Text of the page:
Psoriatic plaques are rarely complicated by recurrent infections with bacterial, viral, and fungal pathogens, as only 7% of patients with psoriasis have bacterial or viral skin infections, as compared with 30% of patients with atopic dermatitis [7].

Psoriasis lesions are seldomly impetiginized. This resistance to secondary bacterial infection may be explained by the increased production of skin-derived antimicrobial peptides, for instance, defensins [8].

PSORIASIS AND VITILIGO AS CLOSE RELATIVES

Both vitiligo and psoriasis are inflammatory autoimmune diseases in which Th1 helper cells play a role in their pathogeneses and have genetic elements [3,9].

A study from China found that rs9468925 in HLA-C/HLA-B is associated with both psoriasis and vitiligo, providing the first important evidence that two major skin diseases share a common genetic locus in the MHC and a basis for elucidating the molecular mechanism of skin disorders [10]. Additionally, a meta-analysis revealed that psoriasis and vitiligo are associated with each other [11].

Furthermore, in 2017, Sharquie et al. conducted the first clinical study, which showed that vitiligo and psoriasis are closely linked diseases, as both commonly occur in the same patients and their families. Patients may show psoriasis first, then progress into vitiligo, or the same patch may contain lesions of both psoriasis and vitiligo [3].

In addition, psoriasis has been associated with autoimmune diseases other than vitiligo [12].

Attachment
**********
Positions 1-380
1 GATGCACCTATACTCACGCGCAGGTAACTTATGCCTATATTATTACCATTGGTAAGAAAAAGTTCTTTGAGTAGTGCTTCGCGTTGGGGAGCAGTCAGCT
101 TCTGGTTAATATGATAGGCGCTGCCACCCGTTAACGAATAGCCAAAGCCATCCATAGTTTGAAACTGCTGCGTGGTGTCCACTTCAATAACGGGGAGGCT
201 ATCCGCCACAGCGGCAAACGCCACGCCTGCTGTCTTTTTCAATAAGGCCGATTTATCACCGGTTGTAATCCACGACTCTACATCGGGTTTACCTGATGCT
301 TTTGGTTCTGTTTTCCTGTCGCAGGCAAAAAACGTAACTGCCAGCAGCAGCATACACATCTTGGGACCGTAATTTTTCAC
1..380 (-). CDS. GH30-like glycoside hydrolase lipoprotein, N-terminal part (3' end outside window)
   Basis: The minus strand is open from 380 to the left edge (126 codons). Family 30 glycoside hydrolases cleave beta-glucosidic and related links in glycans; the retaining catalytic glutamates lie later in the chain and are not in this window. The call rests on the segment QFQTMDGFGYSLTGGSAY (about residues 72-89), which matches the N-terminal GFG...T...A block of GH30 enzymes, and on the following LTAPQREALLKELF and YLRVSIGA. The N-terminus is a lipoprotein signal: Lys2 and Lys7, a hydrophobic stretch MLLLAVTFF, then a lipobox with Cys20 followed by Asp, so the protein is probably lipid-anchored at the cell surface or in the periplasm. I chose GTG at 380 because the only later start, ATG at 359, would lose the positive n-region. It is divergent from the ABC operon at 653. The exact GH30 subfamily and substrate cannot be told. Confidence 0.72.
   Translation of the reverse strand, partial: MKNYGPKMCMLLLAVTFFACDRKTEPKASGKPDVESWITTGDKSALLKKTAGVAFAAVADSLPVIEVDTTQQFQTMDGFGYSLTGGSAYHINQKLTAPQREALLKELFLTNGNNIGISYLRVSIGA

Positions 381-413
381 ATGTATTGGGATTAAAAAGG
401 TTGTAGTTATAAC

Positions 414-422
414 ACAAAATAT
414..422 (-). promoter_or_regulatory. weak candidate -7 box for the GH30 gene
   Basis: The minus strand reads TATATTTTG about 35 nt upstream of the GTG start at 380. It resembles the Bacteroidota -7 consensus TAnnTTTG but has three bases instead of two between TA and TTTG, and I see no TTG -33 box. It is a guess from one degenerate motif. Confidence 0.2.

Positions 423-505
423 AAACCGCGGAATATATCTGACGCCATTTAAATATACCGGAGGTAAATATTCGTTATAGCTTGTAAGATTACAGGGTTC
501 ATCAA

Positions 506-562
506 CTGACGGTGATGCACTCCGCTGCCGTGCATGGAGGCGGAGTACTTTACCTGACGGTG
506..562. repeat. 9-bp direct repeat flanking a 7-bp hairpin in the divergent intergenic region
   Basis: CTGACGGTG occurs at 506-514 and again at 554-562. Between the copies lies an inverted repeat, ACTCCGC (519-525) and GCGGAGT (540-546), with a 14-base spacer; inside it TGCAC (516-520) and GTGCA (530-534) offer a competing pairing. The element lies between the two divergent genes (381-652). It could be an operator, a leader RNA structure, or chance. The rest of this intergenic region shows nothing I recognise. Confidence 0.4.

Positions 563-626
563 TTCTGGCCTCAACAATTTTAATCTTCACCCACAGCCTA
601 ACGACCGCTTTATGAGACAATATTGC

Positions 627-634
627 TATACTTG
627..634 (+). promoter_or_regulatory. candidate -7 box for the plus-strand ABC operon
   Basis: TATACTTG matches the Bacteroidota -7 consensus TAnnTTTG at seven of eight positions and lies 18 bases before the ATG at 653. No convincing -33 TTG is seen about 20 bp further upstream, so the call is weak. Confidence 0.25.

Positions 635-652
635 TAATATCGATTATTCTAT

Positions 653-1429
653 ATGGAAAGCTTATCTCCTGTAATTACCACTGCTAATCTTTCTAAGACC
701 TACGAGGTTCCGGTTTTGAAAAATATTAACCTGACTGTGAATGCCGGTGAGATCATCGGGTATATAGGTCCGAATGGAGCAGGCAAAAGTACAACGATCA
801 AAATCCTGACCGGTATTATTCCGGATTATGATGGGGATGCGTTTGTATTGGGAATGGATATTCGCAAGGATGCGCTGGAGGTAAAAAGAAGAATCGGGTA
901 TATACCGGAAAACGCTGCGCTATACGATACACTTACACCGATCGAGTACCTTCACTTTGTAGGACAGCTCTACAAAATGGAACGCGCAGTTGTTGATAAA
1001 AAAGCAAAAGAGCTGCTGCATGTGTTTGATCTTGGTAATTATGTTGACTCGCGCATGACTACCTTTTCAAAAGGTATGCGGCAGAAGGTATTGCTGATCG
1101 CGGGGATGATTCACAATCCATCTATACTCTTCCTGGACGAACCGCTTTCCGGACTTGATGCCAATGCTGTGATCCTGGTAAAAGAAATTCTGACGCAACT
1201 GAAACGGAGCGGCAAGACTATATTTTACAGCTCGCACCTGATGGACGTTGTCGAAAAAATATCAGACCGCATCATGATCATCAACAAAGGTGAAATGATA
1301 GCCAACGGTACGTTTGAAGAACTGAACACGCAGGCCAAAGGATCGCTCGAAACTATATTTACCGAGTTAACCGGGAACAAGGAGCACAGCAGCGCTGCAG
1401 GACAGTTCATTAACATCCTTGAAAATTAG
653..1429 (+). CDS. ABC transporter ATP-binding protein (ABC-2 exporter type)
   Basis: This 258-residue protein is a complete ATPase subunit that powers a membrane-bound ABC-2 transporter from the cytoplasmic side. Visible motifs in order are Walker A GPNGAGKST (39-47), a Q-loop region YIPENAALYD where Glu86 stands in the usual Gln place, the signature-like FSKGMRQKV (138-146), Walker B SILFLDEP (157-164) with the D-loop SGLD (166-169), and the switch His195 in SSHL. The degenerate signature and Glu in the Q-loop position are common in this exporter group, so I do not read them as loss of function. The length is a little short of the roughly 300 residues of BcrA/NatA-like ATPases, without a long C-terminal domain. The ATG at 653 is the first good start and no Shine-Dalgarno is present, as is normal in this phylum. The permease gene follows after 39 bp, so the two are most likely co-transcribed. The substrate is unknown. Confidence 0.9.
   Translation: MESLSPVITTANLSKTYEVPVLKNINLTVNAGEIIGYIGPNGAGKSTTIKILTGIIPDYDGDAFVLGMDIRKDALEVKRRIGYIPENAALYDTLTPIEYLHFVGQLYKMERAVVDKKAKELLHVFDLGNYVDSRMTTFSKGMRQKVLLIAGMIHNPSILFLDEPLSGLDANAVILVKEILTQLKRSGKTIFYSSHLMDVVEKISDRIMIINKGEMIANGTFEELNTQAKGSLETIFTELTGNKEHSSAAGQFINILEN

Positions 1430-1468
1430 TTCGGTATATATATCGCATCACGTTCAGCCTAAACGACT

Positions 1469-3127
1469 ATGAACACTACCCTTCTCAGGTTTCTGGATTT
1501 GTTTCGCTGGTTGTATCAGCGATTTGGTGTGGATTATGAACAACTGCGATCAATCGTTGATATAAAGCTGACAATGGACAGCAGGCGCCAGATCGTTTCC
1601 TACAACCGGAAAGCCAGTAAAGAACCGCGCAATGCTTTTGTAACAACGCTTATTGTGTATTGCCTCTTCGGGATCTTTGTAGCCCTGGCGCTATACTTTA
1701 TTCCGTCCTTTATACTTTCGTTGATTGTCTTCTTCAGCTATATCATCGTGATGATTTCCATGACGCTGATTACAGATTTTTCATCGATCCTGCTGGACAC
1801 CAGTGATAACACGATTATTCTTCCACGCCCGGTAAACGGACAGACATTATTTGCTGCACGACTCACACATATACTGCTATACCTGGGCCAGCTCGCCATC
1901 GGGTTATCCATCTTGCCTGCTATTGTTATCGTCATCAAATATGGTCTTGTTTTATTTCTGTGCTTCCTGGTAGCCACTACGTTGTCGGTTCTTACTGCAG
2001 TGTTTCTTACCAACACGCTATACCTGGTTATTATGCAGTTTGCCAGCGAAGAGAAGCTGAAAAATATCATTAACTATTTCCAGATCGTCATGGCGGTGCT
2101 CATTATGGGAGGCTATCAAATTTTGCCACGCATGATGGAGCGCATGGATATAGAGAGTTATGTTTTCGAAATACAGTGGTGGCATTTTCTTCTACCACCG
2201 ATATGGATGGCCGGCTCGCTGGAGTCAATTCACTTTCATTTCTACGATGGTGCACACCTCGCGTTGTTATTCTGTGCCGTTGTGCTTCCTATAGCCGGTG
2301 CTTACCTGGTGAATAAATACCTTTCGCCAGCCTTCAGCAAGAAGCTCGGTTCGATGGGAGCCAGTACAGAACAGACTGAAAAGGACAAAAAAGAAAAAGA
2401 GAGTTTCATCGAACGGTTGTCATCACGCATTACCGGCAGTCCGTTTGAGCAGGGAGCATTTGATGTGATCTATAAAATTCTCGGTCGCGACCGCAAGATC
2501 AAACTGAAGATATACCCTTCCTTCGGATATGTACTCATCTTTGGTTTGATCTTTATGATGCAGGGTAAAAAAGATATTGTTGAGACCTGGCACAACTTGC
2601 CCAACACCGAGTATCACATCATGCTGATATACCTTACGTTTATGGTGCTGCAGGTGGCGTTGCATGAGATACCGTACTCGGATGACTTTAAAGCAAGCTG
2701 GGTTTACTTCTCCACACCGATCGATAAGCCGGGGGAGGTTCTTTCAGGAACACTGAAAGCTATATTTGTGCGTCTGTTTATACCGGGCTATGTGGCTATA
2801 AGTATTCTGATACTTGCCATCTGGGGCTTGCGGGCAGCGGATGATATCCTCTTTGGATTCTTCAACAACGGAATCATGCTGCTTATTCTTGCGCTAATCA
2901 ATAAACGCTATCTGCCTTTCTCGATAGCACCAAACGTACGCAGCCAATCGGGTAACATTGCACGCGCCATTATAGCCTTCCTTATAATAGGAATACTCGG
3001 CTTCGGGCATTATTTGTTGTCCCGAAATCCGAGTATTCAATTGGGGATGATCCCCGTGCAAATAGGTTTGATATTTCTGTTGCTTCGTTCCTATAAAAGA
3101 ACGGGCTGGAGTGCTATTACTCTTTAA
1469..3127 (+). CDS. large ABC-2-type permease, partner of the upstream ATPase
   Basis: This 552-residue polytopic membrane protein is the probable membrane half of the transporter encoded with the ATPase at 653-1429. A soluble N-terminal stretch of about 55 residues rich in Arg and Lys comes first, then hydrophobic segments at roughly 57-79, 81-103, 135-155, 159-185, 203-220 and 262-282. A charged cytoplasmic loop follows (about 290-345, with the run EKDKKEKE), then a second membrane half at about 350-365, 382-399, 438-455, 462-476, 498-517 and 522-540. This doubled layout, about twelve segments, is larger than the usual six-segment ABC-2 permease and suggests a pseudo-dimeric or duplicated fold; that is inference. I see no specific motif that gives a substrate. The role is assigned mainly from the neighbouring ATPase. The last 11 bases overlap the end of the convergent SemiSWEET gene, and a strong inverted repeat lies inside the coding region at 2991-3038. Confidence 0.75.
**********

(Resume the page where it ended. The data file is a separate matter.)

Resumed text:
Therefore, the objective of this work was to evaluate the frequency of infections and tumors among patients with psoriasis and healthy controls and to be compared with other studies that included the frequency of these infections and tumors among other autoimmune diseases such as pemphigus and vitiligo.

PATIENTS AND METHOD

An observational, analytic, cross-sectional, controlled study was conducted during a period of twenty months, starting on March 1, 2019, and ending on November 1, 2020. Formal consent was taken from each patient after fully explaining the goals and nature of our study. In addition, ethical approval was taken from the Scientific Council of Dermatology and Venereology/Arab Board of Health Specializations. Two hundred patients with psoriasis—110 females (55%) and 90 males (45%)—were evaluated. The patients were seen in the Center of Dermatology, Baghdad Teaching Hospital, Medical City, Baghdad, Iraq.

The patients were divided into two groups. Group A included 100 patients with psoriasis—53 females (53%) and 47 males (47%)—with their ages ranging from 5 to 66 years; these patients had taken no medications for their psoriasis. Group B included 100 patients with psoriasis—57 females (57%) and 43 males (43%)—with their ages ranging from 7 years to 64 years; these patients were on continuous systemic therapy for at least the last six months, excluding patients on systemic retinoids or apremilast.

INCLUSION CRITERIA FOR GROUP A

Patients with a diagnosis of psoriasis for at least six months, not on any form of therapy for their psoriasis currently or in the past.

EXCLUSION CRITERIA FOR GROUP A

  • Patients taking any oral or parenteral immunosup pressants for psoriasis or other diseases during their lifetime or topical therapies.

  • Pregnant females.

  • Associated diabetes mellitus.

  • Any other associated immunosuppressive condition.

  • Patients on or previously exposed to phototherapy.

 

INCLUSION CRITERIA FOR GROUP B

Patients with a diagnosis of psoriasis on continuous systemic immunosuppressive therapy for at least the last six months.

EXCLUSION CRITERIA FOR GROUP B

  • Patients with any interruption of systemic therapy in the last six months.

  • Patients on a systemic retinoid or apremilast.

  • Pregnant females.

  • Any associated immunosuppressive diseases.

  • Patients with diabetes mellitus.

  • Patients on or previously exposed to phototherapy.